World-class artists build on participant “rants,” developing comics art in real time, weaving the parody, paradox and absurdity of our choices into cartoons that convey the issue’s essence. This co-creation process is called a “cartoonathon.” Cartoon drafts are shown to participants at the end of the session, allowing everyone to share feedback, strengthening the cartoon’s focus and resonance and identifying potentially inappropriate humour.

Thanks to the AI revolution, we are now getting input from ChatGPT to add its dimension and deliver generative AI cartoons via Midjourney, providing an iterative process to cartoonathons. It also adds a new layer – the collective consciousness online as well as of those in the room – so topics are addressed comprehensively.

Cartoon depicting underwater businessmen deliberating the cost of sustainable decision making.
Cartoon depicting underwater businessmen deliberating the cost of sustainable decision making. Image: Wade Kimbrough with the help of ChatGPT and Midjourney

The results from generative AI are concise, sharp and snappy visual depictions of deeply held, common truths, which help us let go of denial and better confront our reality. A good cartoon initially confuses you, then makes you smile or laugh, and finally makes you think. Delivered with humour, the ability to devise ingenious, out-of-the-box solutions opens a space of shared understanding and possibility.

The illustrations below show how one person’s “rant” is translated into a cartoon.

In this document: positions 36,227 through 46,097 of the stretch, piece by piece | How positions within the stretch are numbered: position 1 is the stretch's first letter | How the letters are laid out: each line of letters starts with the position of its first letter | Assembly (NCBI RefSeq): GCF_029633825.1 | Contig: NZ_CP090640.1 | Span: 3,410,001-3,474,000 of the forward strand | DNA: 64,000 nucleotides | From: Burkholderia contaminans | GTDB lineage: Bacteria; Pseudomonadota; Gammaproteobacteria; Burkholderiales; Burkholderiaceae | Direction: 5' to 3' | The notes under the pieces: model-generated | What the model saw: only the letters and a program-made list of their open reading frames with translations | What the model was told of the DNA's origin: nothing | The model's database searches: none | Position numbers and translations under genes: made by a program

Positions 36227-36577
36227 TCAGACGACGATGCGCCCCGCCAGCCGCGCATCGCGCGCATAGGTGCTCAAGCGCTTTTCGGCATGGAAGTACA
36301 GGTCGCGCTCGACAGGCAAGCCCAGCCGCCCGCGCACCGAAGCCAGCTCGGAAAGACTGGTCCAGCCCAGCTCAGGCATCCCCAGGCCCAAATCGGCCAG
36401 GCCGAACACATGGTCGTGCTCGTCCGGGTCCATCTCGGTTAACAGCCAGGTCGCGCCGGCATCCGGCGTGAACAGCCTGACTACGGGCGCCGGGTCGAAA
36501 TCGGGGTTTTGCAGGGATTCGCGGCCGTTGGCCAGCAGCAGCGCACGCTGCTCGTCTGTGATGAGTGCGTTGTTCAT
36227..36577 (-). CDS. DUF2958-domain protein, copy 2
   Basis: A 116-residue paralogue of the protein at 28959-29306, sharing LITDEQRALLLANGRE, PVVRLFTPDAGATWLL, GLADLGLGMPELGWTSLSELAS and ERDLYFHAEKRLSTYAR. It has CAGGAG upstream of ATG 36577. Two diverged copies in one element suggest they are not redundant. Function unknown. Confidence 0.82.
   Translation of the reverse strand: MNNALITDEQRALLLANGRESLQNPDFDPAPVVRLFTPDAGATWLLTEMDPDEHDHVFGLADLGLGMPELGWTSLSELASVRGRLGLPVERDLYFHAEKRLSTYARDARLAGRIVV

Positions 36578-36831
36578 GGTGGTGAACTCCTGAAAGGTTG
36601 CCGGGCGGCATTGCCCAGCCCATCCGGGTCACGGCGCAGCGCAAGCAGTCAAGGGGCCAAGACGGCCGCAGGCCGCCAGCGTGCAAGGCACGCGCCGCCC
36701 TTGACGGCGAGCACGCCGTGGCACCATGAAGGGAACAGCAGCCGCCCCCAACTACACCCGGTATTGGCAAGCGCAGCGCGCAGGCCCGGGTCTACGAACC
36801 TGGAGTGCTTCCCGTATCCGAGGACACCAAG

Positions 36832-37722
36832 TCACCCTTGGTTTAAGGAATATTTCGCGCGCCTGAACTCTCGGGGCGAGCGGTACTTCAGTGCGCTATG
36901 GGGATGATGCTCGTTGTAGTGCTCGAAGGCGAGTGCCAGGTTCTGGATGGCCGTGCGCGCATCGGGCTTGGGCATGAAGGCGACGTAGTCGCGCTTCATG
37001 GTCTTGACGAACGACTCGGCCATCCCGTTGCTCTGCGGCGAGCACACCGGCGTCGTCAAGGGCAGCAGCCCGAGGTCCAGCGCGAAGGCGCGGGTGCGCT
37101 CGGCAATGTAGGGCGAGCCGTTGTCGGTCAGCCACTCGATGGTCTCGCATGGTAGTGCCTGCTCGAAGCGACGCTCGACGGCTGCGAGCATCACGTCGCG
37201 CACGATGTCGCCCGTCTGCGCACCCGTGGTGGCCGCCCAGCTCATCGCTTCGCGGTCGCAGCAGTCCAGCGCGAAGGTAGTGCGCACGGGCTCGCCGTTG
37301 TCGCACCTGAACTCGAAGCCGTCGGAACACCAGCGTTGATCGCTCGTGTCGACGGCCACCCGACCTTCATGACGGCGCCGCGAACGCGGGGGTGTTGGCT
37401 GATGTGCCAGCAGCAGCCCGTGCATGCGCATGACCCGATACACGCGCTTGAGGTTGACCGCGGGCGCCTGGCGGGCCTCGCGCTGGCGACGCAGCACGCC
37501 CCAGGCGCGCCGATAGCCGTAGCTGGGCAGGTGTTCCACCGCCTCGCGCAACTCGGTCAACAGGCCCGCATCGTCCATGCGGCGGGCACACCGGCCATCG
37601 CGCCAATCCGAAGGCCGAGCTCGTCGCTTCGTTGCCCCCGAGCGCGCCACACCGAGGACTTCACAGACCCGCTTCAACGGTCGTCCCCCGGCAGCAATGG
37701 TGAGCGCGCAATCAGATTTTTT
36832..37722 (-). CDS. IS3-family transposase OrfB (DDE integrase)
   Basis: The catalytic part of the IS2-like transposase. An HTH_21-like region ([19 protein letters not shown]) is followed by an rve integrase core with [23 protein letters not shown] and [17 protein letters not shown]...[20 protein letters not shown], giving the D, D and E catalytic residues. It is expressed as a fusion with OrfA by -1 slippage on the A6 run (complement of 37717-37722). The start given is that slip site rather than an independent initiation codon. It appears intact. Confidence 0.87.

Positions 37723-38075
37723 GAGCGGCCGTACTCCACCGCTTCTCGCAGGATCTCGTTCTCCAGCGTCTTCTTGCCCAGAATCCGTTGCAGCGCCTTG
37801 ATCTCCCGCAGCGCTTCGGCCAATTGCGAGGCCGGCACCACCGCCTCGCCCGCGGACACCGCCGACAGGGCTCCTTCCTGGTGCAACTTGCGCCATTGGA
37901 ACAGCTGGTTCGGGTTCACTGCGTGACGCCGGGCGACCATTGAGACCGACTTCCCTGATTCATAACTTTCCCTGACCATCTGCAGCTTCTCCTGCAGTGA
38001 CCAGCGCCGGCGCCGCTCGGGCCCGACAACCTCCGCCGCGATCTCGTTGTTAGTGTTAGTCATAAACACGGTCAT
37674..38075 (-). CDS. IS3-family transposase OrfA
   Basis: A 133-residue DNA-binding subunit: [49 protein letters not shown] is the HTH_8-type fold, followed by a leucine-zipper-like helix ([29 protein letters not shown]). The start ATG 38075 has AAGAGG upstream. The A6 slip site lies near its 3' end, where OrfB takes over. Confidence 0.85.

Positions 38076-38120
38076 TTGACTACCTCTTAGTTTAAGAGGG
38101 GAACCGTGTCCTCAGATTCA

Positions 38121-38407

1. The paradox of our inaction in responding to the climate crisis

“Whilst scientific findings about climate change are alarmingly clear, it seems like society wears earplugs.” This sentence inspired a slew of cartoons highlighting the paradoxical inaction of humans in responding to the climate crisis.

Cartoon of someone touting the solution to climate change – giving up.
Cartoon of someone touting the solution to climate change – giving up. Image: Eugenia Rojo and Hameed “Ham” Khan
Cartoon depicting apathy to the climate crisis.
Cartoon depicting apathy to the climate crisis. Image: Wade Kimbrough with the help of ChatGPT and Midjourney

2. The contradictions of science communication

A common challenge scientists face is communicating changes to Earth systems in accessible ways that everyone understands and can act on. Scientists know that every bit of warming matters, yet 1.5 degrees Celsius is presented as a magic threshold. Many decision-makers are not aware of the way tipping points cascade risks, degrading the quality of life of all beings on our home planet at accelerating rates.

Cartoon plotting quality of against warming of the planet on a graph.
Cartoon plotting quality of against warming of the planet on a graph. Image: Betje

They say a picture is worth a thousand words. A cartoon co-created and refined through multi-layered inputs and feedback on outputs could be worth a million.

Humour isn’t merely entertainment; it’s smart, strategic communication. Delivering humour through cartoons helps us refine our understanding of the world we face, resonate across collective challenges and shift mindsets towards creative and novel solutions. At this point in our planetary crisis, all three of these elements are useful tools in our toolbox.